self, was building in San Francisco by the early 1960s—townhomes, low-rise garden apartments, and high-rises. The top of the line was the Summit atop Russian Hill, a 32-story concrete tower with 24 floors of elegant, glass-walled residences— Eichlers in the sky. While the Summit was being built, the Eichlers moved to the recently completed Comstock, at 1333 Jones Street, on Nob Hill, not far from Leroy Place but with a view. They lived on the 10th floor, in apartment 1006, of a glasswalled building of the sort Joe could have developed himself. Eichler and Lillian moved into one of the two penthouses at the Summit, 999 Green Street, in 1965 and remained until 1970. The building remains one of the most coveted addresses in the city (as is the Comstock), with views of the Bay, Marin, and the Golden Gate.


12  LOS ALTOS: EICHLER TRACT HOME (1968) Although Joe and Lillian continued to live at the Summit, in 1968 they also lived in a tract home at Eichler’s Fallen


10 Francisco, North Beach, and from what became Joe’s favorite restaurant, Jack’s.

drives at this time of his life, especially at night. It’s likely they lived at the subdivision for convenience. An original owner at Fallen Leaf Park, Margot Gordon, recalls Joe and Lillian socializing with the neighbors.

9  ATHERTON: LINDENWOOD (1951-’64) Anshen and Allen completed a rambling redwood home at 19 Irving Avenue for the Eichlers in 1951, inspired by Wright’s Bazett house. Joe and Lillian remained there until 1964. It was larger than the Bazett house, with more and bigger bedrooms, and it opened onto a leafy yard with a swimming pool. It was while living in this home that Eichler Homes flourished. The firm hit financial troubles in the mid-1960s, in part because of the urban ventures that included Joe and Lillian’s next Eichler home—the Summit in San Francisco.

10 /11  SAN FRANCISCO: TWO MODERN HIGH-RISES (1964-’70) Eichler, never content to repeat him26 C A M O D E R N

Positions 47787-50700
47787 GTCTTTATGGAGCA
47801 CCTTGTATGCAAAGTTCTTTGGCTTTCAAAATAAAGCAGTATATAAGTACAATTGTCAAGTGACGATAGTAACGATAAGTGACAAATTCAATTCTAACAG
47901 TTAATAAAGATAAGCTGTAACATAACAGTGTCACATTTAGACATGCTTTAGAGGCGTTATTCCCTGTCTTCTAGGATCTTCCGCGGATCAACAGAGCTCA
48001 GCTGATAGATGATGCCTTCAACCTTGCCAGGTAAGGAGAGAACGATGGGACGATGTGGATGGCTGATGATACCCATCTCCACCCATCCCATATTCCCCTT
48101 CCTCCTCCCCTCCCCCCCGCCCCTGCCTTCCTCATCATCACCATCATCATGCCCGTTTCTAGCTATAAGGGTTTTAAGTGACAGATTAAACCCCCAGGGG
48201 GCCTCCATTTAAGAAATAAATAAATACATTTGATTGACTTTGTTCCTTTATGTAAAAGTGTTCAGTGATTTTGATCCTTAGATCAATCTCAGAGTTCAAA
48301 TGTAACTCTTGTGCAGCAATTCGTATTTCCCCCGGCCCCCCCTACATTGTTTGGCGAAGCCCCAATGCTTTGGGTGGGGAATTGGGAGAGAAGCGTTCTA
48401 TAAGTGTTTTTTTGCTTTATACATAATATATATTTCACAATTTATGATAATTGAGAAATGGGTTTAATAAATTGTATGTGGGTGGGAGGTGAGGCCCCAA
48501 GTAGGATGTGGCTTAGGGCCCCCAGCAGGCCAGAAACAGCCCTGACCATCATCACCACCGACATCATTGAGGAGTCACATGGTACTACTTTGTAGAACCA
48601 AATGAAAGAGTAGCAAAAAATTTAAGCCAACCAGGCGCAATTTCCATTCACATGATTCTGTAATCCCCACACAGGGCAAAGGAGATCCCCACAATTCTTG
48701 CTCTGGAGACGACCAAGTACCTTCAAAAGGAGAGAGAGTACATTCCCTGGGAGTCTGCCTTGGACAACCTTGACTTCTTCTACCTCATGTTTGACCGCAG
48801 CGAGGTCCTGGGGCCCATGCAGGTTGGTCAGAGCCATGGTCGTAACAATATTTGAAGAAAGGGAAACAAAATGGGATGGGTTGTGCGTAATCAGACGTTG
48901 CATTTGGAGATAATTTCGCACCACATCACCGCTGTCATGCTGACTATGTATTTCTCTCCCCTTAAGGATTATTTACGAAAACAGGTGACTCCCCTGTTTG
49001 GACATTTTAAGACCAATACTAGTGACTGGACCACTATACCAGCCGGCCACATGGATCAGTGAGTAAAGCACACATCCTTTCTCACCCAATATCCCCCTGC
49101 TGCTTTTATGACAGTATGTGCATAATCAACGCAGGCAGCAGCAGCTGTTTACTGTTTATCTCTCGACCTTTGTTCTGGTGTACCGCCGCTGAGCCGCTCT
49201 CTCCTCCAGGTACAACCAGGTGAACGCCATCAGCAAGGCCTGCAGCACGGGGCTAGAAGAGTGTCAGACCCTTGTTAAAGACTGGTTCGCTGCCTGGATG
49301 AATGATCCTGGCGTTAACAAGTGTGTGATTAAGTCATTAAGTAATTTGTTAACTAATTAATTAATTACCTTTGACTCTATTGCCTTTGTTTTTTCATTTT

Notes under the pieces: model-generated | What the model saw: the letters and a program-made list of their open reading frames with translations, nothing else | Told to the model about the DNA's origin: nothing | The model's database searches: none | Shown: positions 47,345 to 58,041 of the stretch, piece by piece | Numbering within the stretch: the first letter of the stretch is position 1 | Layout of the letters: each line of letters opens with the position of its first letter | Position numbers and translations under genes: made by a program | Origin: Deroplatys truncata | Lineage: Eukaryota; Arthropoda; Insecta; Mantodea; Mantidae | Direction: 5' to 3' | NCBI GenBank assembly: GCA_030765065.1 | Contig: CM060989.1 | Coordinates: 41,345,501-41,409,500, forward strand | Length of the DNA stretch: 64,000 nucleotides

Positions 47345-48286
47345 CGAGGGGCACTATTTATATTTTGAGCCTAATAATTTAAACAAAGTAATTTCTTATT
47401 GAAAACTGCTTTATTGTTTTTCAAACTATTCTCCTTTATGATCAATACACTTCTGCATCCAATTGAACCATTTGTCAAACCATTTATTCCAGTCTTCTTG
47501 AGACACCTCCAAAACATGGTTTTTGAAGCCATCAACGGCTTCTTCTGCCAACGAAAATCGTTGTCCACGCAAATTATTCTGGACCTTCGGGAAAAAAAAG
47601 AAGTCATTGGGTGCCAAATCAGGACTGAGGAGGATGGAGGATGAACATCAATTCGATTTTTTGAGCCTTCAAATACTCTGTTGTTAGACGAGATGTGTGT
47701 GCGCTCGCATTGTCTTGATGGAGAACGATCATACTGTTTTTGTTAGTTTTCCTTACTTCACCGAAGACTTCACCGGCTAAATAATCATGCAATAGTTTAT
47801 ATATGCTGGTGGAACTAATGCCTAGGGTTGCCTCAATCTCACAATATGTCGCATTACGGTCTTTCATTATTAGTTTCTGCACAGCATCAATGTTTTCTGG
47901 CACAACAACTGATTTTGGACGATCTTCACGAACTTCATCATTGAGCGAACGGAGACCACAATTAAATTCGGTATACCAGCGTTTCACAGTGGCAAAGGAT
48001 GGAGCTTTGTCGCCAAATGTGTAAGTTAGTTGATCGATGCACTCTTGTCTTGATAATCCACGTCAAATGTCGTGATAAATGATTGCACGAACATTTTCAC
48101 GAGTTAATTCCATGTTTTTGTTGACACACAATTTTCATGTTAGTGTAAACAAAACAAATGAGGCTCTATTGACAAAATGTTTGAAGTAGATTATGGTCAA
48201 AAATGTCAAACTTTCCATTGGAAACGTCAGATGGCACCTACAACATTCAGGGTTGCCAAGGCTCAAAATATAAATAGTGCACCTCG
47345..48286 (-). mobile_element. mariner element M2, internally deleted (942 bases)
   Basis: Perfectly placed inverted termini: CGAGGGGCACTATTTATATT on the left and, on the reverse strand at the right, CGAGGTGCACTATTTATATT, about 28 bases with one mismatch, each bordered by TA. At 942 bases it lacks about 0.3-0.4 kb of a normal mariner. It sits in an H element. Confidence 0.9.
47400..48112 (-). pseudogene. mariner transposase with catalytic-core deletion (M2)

13/14  HILLSBOROUGH: TWO CUSTOM EICHLERS (1970-’74) HOUSE-HOPPING. Joe and Lillian Eichler circa 1970. Leaf Park, in Los Altos, which was opening then. Several neighbors recall seeing Joe and Lillian around their home, a model with a large atrium at 1684 Clay Drive. By this time Eichler Homes had gone through bankruptcy, and Joe was running a smaller operation, sometimes selling homes himself. Eichler didn’t like making long

In 1970 the Eichlers moved from Russian Hill to Hillsborough, where they had last lived in the Frank Lloyd Wright home. This time it was to a custom Eichler at 20 Buckthorn Way, an attractive street of large houses. Architect Kinji Imada, who worked with architect Claude Oakland on its design, has said the home was built as a spec house—but the Eichlers decided to live there. “When a buyer showed up,” recalled Imada, “Joe found another Hillsborough lot that he could build the same house on—he liked it so much.”

14 The home on Buckthorn has several low, shingled, gabled sections surrounding a central courtyard. From the exterior it does not resemble Eichler’s next home, also by Oakland and Imada, at 1145 Barroilhet Drive. The Barroilhet house, home to the Eichlers from 1972 to ’74, has one of the more unique plans Eichler ever used, based on an octagon. But Imada said the floor plan was essentially the same for both homes. Before the Barroilhet house was remodeled out of existence, glass-walled rooms opened onto a central, octagonal atrium. In 1974, at age 74, Joe Eichler continued to build houses. But he didn’t get to enjoy octagonal living for long. On July 25 of that year he died, according to his obituary, of “heart troubles.” ■ Photography: Ernie Braun, David Toerge, Walter Nelson-Rees, Dave Weinstein